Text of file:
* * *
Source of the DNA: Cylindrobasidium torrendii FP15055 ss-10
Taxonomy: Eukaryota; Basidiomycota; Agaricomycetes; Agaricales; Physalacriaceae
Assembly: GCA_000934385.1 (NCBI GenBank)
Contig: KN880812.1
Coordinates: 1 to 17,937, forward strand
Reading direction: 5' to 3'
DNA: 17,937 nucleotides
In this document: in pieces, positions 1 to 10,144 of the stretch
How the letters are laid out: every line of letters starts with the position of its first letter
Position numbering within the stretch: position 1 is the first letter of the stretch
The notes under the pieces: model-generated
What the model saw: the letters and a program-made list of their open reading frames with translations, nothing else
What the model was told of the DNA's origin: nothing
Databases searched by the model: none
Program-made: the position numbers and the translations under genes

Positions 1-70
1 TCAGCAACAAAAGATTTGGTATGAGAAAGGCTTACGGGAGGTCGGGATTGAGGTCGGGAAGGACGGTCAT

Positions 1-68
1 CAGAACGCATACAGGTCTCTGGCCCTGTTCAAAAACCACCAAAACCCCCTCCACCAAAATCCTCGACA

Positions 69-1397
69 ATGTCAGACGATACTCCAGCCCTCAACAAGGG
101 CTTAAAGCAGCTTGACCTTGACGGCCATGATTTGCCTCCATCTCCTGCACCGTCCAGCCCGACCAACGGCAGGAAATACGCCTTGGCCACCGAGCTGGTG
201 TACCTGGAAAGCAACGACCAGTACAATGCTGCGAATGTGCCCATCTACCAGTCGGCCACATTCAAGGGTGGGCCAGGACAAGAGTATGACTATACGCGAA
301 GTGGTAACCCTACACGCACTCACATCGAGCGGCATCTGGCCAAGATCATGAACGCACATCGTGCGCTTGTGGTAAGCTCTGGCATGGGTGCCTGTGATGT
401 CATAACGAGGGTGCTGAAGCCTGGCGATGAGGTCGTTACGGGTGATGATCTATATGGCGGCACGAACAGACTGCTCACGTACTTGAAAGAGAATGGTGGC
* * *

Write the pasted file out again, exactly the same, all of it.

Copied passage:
Source of the DNA: Cylindrobasidium torrendii FP15055 ss-10
Taxonomy: Eukaryota; Basidiomycota; Agaricomycetes; Agaricales; Physalacriaceae
Assembly: GCA_000934385.1 (NCBI GenBank)
Contig: KN880812.1
Coordinates: 1 to 17,937, forward strand
Reading direction: 5' to 3'
DNA: 17,937 nucleotides
In this document: in pieces, positions 1 to 10,144 of the stretch
How the letters are laid out: every line of letters starts with the position of its first letter
Position numbering within the stretch: position 1 is the first letter of the stretch
The notes under the pieces: model-generated
What the model saw: the letters and a program-made list of their open reading frames with translations, nothing else
What the model was told of the DNA's origin: nothing
Databases searched by the model: none
Program-made: the position numbers and the translations under genes

Positions 1-70
1 TCAGCAACAAAAGATTTGGTATGAGAAAGGCTTACGGGAGGTCGGGATTGAGGTCGGGAAGGACGGTCAT

Positions 1-68
1 CAGAACGCATACAGGTCTCTGGCCCTGTTCAAAAACCACCAAAACCCCCTCCACCAAAATCCTCGACA

Positions 69-1397
69 ATGTCAGACGATACTCCAGCCCTCAACAAGGG
101 CTTAAAGCAGCTTGACCTTGACGGCCATGATTTGCCTCCATCTCCTGCACCGTCCAGCCCGACCAACGGCAGGAAATACGCCTTGGCCACCGAGCTGGTG
201 TACCTGGAAAGCAACGACCAGTACAATGCTGCGAATGTGCCCATCTACCAGTCGGCCACATTCAAGGGTGGGCCAGGACAAGAGTATGACTATACGCGAA
301 GTGGTAACCCTACACGCACTCACATCGAGCGGCATCTGGCCAAGATCATGAACGCACATCGTGCGCTTGTGGTAAGCTCTGGCATGGGTGCCTGTGATGT
401 CATAACGAGGGTGCTGAAGCCTGGCGATGAGGTCGTTACGGGTGATGATCTATATGGCGGCACGAACAGACTGCTCACGTACTTGAAAGAGAATGGTGGC